Church Army Through the World Wars

Church Army began as a movement to step outside the church walls; to turn the idea of inviting people into Church on its head and take church out to the people on the street. Britain, in 1882, was in desperate need for the church to roll up its sleeves and engage with the many practical and social needs of the time. More than anything, the country needed to hear the Good News of the Gospel. For Wilson Carlile, this was an all or nothing mission that would require nothing less than Church Army’s best efforts to be on the frontline of every challenge it faced. It was this faithful, determined, and pioneering spirit over the first 32 years that began preparing Church Army to carry a shining light into some of the darkest moments in recent history.

The Great War 1914-1918

Wilson Carlile was 67 at the start of the First World War, and although his contemporaries were nearing retirement age, Carlile threw himself into the war effort with the energy of a younger man. Church Army immediately set up a military sub-committee and plans were put into action to make provisions for canteens and recreation tents both at home and at the battle front. A war hospital was set up in a school building in France under the French Red Cross. The hospital had the capacity to care for 105 soldiers. Church Army Evangelists with medical training, or at the very least a first-aid certificate, worked there supporting the nurses and medical staff and assisting the chaplains.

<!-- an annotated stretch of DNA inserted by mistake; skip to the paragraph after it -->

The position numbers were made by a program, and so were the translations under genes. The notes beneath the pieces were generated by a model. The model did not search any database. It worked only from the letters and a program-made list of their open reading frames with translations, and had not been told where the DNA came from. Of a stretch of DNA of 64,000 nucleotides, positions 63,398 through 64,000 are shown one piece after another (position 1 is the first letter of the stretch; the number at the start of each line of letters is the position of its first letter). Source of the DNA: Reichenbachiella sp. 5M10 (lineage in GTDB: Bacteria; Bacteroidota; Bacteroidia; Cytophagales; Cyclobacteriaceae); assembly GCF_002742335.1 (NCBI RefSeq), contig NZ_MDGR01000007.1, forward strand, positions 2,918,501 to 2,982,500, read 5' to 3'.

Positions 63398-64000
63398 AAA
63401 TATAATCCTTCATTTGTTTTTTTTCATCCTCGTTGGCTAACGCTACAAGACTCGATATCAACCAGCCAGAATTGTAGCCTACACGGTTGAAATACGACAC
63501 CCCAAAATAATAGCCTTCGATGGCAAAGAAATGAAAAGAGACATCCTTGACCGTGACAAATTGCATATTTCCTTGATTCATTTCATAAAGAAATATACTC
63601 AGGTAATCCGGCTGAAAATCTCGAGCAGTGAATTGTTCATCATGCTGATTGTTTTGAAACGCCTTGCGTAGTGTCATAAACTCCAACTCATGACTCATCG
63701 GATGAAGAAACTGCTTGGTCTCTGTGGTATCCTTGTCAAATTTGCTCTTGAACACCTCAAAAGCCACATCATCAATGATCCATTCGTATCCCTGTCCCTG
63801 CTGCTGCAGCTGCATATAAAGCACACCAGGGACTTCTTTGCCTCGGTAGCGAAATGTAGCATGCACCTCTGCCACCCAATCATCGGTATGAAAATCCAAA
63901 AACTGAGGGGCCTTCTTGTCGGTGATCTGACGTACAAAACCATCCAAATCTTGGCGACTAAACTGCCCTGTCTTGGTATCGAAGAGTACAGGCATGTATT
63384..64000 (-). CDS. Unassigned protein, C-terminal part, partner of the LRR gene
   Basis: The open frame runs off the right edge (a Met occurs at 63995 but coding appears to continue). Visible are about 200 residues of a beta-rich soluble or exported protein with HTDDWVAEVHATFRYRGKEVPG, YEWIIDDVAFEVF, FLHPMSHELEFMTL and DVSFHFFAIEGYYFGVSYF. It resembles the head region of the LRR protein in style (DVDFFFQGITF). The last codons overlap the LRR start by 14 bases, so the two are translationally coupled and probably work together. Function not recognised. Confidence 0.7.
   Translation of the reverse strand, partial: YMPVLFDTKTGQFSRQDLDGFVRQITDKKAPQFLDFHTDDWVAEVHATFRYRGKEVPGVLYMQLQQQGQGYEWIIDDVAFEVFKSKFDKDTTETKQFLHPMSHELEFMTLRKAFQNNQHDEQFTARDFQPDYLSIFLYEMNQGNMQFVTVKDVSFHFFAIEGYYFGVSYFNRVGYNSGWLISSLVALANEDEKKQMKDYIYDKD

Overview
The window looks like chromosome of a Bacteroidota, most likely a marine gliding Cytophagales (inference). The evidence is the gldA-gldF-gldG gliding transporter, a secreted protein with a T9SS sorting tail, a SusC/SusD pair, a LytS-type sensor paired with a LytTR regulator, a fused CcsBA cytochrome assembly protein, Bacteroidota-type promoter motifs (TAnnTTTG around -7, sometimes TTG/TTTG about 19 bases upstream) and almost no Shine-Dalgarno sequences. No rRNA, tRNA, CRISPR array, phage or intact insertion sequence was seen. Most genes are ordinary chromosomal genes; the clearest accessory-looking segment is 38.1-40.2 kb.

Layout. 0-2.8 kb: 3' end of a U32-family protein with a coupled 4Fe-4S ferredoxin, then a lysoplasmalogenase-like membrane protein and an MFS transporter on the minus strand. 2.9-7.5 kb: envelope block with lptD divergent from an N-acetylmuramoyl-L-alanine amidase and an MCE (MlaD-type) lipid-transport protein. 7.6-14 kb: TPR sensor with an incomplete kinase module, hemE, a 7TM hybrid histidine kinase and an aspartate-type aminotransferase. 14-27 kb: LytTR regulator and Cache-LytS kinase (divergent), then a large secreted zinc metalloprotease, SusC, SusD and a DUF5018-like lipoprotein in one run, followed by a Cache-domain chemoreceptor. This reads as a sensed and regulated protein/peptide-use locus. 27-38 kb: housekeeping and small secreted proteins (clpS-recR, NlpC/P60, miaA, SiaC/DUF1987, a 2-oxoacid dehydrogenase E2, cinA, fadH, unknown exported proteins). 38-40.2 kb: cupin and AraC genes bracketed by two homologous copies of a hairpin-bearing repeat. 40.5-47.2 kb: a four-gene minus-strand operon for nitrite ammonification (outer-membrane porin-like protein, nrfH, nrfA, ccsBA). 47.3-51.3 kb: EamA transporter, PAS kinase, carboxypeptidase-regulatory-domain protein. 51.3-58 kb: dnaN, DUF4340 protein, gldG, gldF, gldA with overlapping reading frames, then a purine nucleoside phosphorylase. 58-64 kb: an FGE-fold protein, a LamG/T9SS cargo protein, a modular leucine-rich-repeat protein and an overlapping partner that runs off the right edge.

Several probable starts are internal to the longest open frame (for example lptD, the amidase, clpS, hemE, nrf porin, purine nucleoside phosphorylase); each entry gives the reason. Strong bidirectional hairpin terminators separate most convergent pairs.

On the home front Church Army was setting up canteens and centres. Men’s hostels were repurposed to receive soldiers who had become disabled, and others as clubs to be used by servicemen on leave. In London “Soldiers Welcomes” and “Soldiers Cabins” provided refreshments, as well as advice and information.

Services were also set up for women. In his book Chariots of the Gospel, Donald Lynch (Chief Secretary for Church Army from 1960-